The big Medicare Advantage program issuers should do fine in 2017, and changes in how the Centers for Medicare & Medicaid Services (CMS) develops its own rates and policies could make issuers’ lives easier, according to analysts at Standard & Poor’s Ratings Services.
James Sung and other S&P analysts published a mildly optimistic commentary on the state of the U.S. individual health insurance market Tuesday. Patient Protection and Affordable Care Act (PPACA) changes have caused pricing confusion, but the new rules should make the individual health market more viable, the analysts said.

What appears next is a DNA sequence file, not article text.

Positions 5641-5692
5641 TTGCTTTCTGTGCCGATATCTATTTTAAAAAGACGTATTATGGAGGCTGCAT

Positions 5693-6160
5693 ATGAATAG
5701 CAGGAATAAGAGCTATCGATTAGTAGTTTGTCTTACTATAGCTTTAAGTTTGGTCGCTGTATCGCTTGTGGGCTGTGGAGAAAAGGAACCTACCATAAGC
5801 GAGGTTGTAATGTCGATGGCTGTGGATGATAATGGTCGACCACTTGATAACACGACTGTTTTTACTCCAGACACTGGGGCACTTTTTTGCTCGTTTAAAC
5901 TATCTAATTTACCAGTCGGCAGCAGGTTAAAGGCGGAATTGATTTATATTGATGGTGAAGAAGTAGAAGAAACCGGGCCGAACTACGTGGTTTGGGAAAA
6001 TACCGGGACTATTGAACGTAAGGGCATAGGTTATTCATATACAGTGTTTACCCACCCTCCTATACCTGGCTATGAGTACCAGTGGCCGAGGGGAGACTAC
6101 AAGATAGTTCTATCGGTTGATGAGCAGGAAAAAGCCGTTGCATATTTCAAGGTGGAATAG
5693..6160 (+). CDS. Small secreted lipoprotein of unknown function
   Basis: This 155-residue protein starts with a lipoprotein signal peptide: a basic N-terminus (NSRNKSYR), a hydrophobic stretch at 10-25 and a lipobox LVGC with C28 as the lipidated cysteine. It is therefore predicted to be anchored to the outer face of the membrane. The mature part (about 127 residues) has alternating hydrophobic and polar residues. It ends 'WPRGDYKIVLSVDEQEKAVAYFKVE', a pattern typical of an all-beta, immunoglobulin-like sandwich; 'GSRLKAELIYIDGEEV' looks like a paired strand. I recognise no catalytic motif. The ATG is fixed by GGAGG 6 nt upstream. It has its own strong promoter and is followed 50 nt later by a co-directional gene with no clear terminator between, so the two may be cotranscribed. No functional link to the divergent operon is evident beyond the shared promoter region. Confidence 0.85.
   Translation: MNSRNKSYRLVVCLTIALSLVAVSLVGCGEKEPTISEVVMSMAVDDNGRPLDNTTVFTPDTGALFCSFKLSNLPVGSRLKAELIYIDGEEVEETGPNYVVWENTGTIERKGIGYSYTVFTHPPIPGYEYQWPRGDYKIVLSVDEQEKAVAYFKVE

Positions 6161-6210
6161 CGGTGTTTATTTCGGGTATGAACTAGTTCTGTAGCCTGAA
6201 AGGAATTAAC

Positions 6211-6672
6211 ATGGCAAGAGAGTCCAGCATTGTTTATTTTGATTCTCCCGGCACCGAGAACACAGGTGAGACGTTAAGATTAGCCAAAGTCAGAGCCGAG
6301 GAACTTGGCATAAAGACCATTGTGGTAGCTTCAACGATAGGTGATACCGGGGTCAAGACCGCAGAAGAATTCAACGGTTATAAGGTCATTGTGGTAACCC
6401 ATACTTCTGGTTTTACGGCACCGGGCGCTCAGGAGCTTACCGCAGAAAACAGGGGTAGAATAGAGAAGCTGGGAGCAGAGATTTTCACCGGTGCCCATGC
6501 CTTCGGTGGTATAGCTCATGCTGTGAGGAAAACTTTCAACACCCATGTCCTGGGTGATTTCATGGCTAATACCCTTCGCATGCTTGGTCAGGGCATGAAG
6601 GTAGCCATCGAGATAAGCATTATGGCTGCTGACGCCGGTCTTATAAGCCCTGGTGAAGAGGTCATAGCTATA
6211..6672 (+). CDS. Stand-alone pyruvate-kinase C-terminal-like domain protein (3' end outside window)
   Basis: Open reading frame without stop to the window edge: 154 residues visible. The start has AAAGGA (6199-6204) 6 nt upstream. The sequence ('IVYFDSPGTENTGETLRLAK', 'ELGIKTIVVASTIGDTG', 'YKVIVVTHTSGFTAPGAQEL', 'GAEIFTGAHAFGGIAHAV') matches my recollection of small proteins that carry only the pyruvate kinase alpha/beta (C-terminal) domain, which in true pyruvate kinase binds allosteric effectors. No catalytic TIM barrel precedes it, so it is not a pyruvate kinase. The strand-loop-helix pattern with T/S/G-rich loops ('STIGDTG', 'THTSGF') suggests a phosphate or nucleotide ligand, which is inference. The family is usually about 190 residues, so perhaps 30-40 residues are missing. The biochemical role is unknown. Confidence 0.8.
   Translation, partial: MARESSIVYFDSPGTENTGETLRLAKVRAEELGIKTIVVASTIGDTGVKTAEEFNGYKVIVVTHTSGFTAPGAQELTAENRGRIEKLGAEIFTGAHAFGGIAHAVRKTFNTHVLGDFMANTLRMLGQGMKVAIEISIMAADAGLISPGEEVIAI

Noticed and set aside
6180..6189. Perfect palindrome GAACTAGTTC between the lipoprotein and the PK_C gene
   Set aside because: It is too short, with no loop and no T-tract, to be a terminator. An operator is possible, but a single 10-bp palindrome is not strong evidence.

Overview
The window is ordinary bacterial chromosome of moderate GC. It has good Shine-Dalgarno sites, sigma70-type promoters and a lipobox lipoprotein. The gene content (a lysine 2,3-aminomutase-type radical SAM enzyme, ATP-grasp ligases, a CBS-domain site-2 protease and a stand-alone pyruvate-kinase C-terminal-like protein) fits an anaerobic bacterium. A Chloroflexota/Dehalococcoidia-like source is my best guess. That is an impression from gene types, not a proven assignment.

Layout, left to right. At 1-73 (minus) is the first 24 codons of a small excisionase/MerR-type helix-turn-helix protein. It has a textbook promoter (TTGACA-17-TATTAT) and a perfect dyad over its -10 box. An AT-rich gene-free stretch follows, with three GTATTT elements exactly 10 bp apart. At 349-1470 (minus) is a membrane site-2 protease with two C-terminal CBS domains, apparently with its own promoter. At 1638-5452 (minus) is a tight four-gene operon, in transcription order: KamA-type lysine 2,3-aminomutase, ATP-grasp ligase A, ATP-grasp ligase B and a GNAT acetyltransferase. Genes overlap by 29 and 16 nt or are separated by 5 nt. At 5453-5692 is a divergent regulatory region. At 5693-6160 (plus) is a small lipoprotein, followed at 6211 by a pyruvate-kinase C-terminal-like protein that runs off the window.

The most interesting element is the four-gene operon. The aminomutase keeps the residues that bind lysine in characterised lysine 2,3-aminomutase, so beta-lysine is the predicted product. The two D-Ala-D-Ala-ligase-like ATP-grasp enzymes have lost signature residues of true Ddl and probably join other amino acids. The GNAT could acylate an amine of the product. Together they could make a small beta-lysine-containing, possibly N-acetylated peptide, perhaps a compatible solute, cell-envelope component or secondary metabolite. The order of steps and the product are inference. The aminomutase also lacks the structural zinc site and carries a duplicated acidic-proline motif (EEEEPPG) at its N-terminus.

Today, the analysts say the environment for Medicare Advantage issuers looks good. Issuers complained about the program last week, after CMS announced that it would increase the average 2017 payment to Medicare Advantage plan issuers just 0.8 percent.
In February, CMS had suggested it might increase the average payment by 1.35 percent.
The cut in the increase may sting, but the average payment will still increase slightly, and CMS is giving insurers more information about how it sets program policies and support levels, the S&P analysts say.